[c000000fb8a1fde0] [c00000000027a230] SyS_ioctl+0x60/0xc0
[c000000fb8a1fe30] [c00000000000bfe0] system_call+0x38/0xfc
Instruction dump:
39290008 7cc8482a e94d0030 e9230000 7ce95214 7d49502a e9270010 2faa0000 
419e007c 2fa90000 419e0074 e93f0022 <7f4a482a> 39200000 88ad023a 992d023a 
---[ end trace dcdac2d3f668d033 ]---



> 
>> go far enough. And per CPU is too much. One potential improvement would
>> be to change the part_stat_read() to just loop online CPUs, instead of
>> all possible CPUs. When CPUs go on/offline, use that as the slow path to
>> ensure the stats are sane. Often there's a huge difference between
>> NR_CPUS configured and what the system has. As Brian states, RH ships
>> with 2048, while I doubt a lot of customers actually run that...
> 
> One observation I saw on arm64 dual socket before is that atomic inc/dec on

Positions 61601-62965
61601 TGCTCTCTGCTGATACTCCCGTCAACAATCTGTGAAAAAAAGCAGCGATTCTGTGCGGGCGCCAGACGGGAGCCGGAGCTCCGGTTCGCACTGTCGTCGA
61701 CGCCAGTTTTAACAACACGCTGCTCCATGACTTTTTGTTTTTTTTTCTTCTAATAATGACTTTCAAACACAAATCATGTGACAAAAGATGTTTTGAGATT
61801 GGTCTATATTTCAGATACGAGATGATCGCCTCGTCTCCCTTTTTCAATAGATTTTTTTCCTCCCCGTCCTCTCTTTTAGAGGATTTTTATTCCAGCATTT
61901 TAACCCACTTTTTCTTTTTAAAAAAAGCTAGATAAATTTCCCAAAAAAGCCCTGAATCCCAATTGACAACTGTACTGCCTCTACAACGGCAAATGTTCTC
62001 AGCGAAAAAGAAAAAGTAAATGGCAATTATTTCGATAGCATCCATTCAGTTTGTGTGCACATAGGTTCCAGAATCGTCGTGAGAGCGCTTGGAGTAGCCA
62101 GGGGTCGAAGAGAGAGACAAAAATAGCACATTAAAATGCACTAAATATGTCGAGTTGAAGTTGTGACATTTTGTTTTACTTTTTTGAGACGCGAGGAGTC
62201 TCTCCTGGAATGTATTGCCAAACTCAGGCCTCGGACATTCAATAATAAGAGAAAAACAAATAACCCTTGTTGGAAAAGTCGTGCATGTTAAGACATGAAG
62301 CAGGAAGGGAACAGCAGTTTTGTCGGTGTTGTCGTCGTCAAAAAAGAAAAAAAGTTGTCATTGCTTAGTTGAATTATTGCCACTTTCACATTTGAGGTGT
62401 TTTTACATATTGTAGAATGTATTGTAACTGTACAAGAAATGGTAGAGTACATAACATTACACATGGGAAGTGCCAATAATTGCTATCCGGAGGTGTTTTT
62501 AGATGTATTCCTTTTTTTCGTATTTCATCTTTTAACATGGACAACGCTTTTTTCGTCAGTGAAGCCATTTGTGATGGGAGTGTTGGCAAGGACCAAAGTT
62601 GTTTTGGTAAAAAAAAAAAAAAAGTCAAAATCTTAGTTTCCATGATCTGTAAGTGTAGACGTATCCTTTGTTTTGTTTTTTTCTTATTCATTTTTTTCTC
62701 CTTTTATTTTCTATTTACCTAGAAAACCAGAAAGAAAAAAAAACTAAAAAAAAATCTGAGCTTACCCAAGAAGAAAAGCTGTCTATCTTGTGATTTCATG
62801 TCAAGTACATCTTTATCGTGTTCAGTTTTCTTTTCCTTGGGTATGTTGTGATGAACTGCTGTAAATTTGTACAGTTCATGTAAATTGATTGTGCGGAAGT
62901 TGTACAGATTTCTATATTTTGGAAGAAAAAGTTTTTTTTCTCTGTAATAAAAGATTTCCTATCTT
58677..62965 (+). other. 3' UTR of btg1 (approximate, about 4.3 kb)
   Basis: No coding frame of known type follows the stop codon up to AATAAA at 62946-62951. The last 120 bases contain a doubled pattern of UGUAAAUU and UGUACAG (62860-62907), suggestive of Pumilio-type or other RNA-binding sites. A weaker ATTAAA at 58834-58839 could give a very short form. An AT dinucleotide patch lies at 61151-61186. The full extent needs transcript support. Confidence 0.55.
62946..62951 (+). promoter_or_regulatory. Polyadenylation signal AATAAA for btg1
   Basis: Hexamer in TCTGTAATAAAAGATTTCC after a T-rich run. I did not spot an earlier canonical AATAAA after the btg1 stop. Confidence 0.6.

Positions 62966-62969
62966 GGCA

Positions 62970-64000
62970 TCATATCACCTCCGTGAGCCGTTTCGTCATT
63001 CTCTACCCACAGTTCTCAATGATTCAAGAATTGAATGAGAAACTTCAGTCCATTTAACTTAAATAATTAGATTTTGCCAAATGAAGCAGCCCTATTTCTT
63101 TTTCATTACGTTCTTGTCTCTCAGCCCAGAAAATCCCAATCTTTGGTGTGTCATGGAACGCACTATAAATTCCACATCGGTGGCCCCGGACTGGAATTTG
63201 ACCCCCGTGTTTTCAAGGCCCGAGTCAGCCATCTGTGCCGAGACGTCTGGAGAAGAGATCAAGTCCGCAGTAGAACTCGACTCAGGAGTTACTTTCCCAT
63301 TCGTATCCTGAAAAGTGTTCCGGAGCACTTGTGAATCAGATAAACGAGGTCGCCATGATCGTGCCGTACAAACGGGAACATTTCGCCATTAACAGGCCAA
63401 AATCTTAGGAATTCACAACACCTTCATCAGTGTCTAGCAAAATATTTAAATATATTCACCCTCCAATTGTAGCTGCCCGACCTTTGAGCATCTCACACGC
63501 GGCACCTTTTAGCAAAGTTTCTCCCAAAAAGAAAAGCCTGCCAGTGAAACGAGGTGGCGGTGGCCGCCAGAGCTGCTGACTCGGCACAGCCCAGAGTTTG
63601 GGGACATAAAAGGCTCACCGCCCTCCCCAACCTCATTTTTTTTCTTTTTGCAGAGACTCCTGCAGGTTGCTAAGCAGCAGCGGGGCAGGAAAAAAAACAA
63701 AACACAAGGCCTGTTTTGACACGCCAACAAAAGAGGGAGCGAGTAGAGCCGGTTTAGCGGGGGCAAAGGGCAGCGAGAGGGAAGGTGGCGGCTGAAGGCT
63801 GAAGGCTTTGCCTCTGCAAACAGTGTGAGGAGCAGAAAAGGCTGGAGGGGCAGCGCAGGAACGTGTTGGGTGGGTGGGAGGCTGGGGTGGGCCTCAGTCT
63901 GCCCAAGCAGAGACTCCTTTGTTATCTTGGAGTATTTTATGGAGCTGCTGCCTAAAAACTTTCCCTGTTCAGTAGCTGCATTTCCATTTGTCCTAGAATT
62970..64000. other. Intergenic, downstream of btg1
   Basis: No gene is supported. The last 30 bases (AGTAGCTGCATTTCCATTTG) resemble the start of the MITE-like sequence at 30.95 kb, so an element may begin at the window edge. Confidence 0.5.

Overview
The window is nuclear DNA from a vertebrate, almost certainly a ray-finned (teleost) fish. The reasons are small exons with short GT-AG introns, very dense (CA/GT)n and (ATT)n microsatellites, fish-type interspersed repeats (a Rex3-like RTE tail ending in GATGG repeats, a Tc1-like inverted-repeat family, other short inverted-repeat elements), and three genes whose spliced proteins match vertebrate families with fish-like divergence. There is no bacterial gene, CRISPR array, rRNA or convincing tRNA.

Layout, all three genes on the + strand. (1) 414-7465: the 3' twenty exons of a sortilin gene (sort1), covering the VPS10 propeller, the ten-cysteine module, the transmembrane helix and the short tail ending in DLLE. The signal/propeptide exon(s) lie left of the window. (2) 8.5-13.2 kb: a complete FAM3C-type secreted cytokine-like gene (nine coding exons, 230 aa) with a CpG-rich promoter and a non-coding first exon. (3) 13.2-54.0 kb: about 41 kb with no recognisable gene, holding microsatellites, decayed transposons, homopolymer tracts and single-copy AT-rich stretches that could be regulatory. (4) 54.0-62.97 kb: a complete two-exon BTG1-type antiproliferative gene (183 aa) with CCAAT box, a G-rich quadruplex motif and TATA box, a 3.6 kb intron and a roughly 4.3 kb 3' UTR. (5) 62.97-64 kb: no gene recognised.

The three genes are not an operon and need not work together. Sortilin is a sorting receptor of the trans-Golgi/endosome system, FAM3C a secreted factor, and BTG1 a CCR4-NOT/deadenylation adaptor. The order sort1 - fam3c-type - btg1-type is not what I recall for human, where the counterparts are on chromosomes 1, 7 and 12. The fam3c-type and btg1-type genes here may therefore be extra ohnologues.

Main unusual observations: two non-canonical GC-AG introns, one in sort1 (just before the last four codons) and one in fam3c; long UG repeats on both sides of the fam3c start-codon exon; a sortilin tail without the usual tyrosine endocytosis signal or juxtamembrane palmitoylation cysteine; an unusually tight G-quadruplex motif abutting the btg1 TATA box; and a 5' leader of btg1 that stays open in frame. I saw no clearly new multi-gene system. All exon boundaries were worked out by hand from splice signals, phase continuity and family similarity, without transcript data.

> counter stored in local numa node is much cheaper than cross-node, that is
> why I tried the per-node counter. And wrt. in-flight atomic counter, both inc
> and dec should happen on CPUs belonging to same numa node in case of
> blk-mq.
> 
>>
>> Outside of coming up with a more clever data structure that is fully
>> CPU topology aware, one thing that could work is just having X cache
>> line separated read/write inflight counters per node, where X is some
>> suitable value (like 4). That prevents us from having cross node
>> traffic, and it also keeps the cross cpu traffic fairly low. That should
>> provide a nice balance between cost of incrementing the inflight
>> counting, and the cost of looping for reading it.
>>
>> And that brings me to the next part...
>>